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12 Dec 2016 07:05 GMT+0 - Opening Wrap

In Asian Equity Markets Japan's Nikkei index rose for a fifth day on Monday helped by a strong show on Wall Street and a weak yen, while investors picked up defensive stocks that underperformed in the recent rally. The Nikkei rose 0.8 percent to 19,155.03, the highest closing level since mid-December last year. The broader Topix added 0.4 percent to 1,531.43 and the JPX-Nikkei Index 400 advanced 0.4 percent to 13,712.76. Though MSCI's broadest index of Asia-Pacific shares outside Japan was broadly flat after posting its biggest weekly rise in nearly three months last week, energy plays in Hong Kong and Shanghai such as CNOOC and PetroChina were among the top gainers.

 

In Currency Markets the dollar inched lower on Monday but didn't stray far from recent highs ahead of a U.S. Fed meeting that's expected to deliver an interest rate hike as well as clues to future monetary policy. The dollar edged down 0.1 percent to 115.25 yen after earlier touching 115.62 yen, its loftiest peak since February. The euro was flat on the day at $1.0560. It remained under pressure after the ECB announced on Thursday that it will extend its bond-buying program longer than many investors had anticipated, although it trimmed the size of its monthly purchases.  The dollar was down 0.4 percent at C$1.3121 after earlier falling to C$1.3115, its lowest since late October. The dollar index was 0.1 percent lower at 101.52. 

 

In Commodities Markets oil prices shot to their highest levels since mid-2015 on Monday after OPEC and other producers reached their first deal since 2001 to jointly reduce output in order to rein in oversupply and prop up markets. Brent crude rose to $57.89 per barrel in overnight trading between Sunday and Monday, the highest level since July 2015. U.S. WTI crude also hit a July 2015 high of $54.51 a barrel. OPEC plans to slash output by 1.2 million bpd from Jan. 1, with top exporter Saudi Arabia cutting around 486,000 bpd in a bid to end overproduction that has dogged markets for two years.  Gold prices edged lower amid a broad rise in risk appetite with spot gold hitting its lowest since Feb. 5 at $1,153.93 an ounce and was down 0.3 percent.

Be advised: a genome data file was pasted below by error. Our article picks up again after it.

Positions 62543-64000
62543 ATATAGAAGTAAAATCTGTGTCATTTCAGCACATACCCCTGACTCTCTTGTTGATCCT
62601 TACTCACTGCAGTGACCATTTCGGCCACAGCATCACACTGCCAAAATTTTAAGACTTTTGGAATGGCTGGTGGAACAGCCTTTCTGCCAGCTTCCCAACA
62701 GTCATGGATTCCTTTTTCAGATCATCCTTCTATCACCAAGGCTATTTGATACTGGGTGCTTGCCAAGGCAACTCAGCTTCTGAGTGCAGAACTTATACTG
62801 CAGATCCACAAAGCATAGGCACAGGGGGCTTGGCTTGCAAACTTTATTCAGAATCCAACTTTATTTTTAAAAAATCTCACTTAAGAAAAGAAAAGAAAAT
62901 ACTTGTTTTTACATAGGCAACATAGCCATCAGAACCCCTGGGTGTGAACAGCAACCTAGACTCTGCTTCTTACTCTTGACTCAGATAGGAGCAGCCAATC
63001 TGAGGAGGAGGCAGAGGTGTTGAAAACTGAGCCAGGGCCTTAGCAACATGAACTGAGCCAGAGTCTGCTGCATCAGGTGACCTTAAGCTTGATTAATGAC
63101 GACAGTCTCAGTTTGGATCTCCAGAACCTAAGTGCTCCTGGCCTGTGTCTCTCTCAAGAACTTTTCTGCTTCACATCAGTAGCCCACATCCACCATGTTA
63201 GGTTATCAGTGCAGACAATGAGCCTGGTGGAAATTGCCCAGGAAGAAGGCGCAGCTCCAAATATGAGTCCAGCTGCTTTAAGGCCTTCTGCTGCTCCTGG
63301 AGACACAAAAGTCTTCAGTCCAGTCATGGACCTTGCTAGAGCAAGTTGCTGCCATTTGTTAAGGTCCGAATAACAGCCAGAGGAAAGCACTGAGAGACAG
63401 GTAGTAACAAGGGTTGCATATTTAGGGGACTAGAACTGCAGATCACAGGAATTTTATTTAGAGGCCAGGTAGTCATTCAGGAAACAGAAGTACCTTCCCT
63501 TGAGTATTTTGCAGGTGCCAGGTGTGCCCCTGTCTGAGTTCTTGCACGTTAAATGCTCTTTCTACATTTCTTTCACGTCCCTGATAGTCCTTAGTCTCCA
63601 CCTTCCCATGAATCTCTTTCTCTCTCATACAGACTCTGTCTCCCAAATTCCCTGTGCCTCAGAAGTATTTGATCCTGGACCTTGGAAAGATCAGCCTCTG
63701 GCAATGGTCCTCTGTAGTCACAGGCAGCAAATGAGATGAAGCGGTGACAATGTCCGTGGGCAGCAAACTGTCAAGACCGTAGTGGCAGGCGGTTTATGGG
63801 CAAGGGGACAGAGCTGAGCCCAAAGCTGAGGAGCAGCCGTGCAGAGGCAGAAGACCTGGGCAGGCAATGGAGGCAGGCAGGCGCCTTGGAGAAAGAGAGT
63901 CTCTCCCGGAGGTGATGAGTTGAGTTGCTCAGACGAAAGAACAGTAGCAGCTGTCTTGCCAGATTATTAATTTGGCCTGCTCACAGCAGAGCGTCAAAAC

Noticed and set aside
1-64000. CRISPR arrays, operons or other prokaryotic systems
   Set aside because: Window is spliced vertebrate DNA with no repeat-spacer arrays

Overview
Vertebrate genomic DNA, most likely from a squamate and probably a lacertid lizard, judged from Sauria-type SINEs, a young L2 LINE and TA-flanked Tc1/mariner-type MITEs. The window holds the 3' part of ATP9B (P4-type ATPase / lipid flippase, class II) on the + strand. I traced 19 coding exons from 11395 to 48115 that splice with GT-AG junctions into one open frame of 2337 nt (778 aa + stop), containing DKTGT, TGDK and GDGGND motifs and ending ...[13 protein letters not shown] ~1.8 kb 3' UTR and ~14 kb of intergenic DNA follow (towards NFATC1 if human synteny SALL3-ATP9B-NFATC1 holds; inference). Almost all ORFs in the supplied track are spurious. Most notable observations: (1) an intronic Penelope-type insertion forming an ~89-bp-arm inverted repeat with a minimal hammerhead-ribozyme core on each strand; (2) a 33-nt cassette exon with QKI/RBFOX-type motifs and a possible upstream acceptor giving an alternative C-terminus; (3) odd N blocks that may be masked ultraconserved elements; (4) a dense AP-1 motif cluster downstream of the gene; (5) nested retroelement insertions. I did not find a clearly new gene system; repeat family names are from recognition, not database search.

In US Equity Markets  major stock indexes powered to another day of fresh record highs on Friday, as investors bid up shares in sectors that have lagged in the month-long rally since Donald Trump's presidential election. The Dow Jones industrial average rose 0.72 percent, to 19,756.85, the S&P 500 gained 0.59 percent, to 2,259.53 and the Nasdaq Composite added 0.5 percent, to 5,444.50. The S&P consumer staples sector rose 1.4 percent, bolstered by Coca-Cola's  2.5-percent gain. The company said Muhtar Kent would step down as chief executive and named company veteran James Quincey as his successor. Healthcare gained 1.2 percent, helped by Bristol-Myers Squibb's 3.3-percent rise after the drugmaker raised its dividend.

 

In Bond Markets  long-dated Japanese government bond prices tumbled on Monday, driving the benchmark 10-year yield to its highest in 10 months, on the back of continuing gains in U.S. bond yields and Japanese shares. The benchmark 10-year JGB yield rose 1.5 basis points to 0.065 percent, at one point, climbing to 0.070 percent, its highest since mid-February. The 30-year yield rose 8.5 basis points from its previous close to 0.785 percent and the 40-year JGB yield rose 6.0 basis points to 0.885 percent. 

 

 

 


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